For people of faith, this fountain represents the depth and breadth of God’s love for us. God’s love is deep and wide because God is deep and wide.   Scripture tells us we were created in the image of God, suggesting that we, too, were meant to be both deep and wide.

Now, to be made in the image of God does not mean we are almost as wise or almost as powerful or almost as holy as God. It means we’ve been created with a capacity to comprehend God—dimly, yes, as through a glass, darkly—but with an ability to be moved, deeply moved, by glimpses of the divine. To stand in awe of the Holy and sense that the righteousness of God is the aim of our very lives, individually and together. From there, everything else flows like a fountain. The desire to dig deep and reach wide.

Christians believe that Jesus taught this in his Sermon on the Mount.

Go deep, Jesus said: Blessed are those who hunger and thirst after righteousness. Blessed are the pure in heart—for they will see God.

Go wide, Jesus said: Be the salt of the earth. Be the light of the world. Love your enemies. Make peace wherever you go, and be known as a child of God.

Be perfect, Jesus said, by going deep and wide, even as your heavenly Father is perfect.

Christians and Jews both believe that the very first psalm in the Hebrew Scriptures teaches this, as well. The psalmist wrote that we are blessed when we delight in the law of the Lord. We become like a tree, rooted deep by streams of flowing water, branching wide to offer our fruits in their season.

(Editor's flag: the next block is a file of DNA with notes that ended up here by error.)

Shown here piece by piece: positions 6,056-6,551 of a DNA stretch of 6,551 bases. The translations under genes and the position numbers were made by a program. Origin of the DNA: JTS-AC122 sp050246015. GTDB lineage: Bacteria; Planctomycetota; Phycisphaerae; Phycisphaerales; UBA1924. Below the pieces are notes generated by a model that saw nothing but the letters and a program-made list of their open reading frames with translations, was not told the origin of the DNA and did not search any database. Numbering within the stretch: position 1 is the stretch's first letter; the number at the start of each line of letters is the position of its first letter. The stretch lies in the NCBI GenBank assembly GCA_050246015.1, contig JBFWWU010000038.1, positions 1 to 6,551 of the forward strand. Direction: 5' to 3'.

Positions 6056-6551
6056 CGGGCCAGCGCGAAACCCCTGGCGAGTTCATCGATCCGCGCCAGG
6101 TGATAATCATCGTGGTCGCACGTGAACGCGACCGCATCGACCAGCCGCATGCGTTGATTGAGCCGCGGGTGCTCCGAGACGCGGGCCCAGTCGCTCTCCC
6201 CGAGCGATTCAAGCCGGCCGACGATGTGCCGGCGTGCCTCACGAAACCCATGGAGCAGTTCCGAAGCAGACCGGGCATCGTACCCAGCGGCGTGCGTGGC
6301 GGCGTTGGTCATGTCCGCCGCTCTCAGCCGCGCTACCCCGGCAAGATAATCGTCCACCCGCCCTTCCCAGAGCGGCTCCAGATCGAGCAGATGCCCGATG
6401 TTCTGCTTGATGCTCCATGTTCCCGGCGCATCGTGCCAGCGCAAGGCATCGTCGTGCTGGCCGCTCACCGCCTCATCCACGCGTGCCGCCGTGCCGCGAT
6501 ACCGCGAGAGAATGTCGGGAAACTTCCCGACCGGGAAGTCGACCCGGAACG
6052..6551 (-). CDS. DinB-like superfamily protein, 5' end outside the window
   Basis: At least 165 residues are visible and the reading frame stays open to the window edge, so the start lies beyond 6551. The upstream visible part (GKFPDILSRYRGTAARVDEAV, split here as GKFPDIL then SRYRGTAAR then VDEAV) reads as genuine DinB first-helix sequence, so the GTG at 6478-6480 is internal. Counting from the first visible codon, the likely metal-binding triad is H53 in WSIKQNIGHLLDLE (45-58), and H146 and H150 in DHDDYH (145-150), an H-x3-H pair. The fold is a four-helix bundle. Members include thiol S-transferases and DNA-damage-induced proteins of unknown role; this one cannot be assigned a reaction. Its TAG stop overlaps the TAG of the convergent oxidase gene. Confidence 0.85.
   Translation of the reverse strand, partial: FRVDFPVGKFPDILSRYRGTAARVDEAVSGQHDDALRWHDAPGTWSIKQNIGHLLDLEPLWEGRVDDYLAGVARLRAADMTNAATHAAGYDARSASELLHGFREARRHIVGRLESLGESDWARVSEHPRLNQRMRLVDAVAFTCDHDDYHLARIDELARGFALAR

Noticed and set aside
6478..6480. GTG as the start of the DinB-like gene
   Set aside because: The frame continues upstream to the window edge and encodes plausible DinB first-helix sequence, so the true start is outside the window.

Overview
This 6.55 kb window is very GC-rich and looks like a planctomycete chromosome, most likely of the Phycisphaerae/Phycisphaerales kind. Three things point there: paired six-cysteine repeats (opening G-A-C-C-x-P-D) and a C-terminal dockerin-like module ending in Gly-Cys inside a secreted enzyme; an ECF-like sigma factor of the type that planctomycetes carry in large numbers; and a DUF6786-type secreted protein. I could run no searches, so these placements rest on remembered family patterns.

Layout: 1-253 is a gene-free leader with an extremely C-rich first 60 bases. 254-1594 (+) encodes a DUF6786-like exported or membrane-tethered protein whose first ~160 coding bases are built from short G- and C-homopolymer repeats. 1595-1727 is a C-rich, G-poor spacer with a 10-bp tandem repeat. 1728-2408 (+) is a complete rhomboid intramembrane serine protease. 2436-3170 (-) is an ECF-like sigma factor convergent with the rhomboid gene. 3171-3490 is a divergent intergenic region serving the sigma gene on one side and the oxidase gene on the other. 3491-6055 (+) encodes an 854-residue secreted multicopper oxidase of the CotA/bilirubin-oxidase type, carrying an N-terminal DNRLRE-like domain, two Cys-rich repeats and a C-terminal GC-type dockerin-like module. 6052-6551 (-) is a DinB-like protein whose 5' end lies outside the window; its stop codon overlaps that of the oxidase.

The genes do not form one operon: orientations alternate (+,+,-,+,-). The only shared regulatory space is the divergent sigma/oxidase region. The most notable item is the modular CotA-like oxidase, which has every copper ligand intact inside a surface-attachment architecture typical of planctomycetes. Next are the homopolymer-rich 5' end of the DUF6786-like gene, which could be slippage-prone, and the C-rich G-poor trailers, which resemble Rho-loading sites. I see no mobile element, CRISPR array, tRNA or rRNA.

Muslims believe that the Q’uran gives us 99 attributes of God. Many are deep—The Almighty, The Creator, The Omniscient, The Giver of Life. Many are wide—The All-Beneficent, The Most Merciful, The Ever-Forgiving.

All of our faith traditions teach us that deep versus wide is a false choice. Deep and wide go together, each reinforcing the other. Going deep pulls us wide. When our roots are truly deep, we have the confidence to reach out, to bring alongside, to invite, support, ask, welcome, to meet new people and learn new things.

And going wide pushes us deep. New experiences enable reflection and encourage commitment. New ideas offer a richer understanding of God and God’s creation. New people teach us to see difference and similarity, and we learn more about ourselves as we learn more about others.

Deep and wide. But you know this already. You’ve told me in your senior seminar papers this semester. I wish I could read from them all—I really do—but I offer six excerpts from your life-view papers—your descriptions of a Hope College education that pushed you deep and pulled you wide:

Number one: I was a rather arrogant freshman who thought I was here solely to better myself and study my chosen career. It didn’t hit me until later that the reason people choose this place is to deepen their spiritual lives and grow in multiple areas. Hope College is less about a specific major track and more about the broad studies required of students. As a freshman I didn’t see the value in this, but now I see that the broad studies distinguish Hope from other colleges and universities.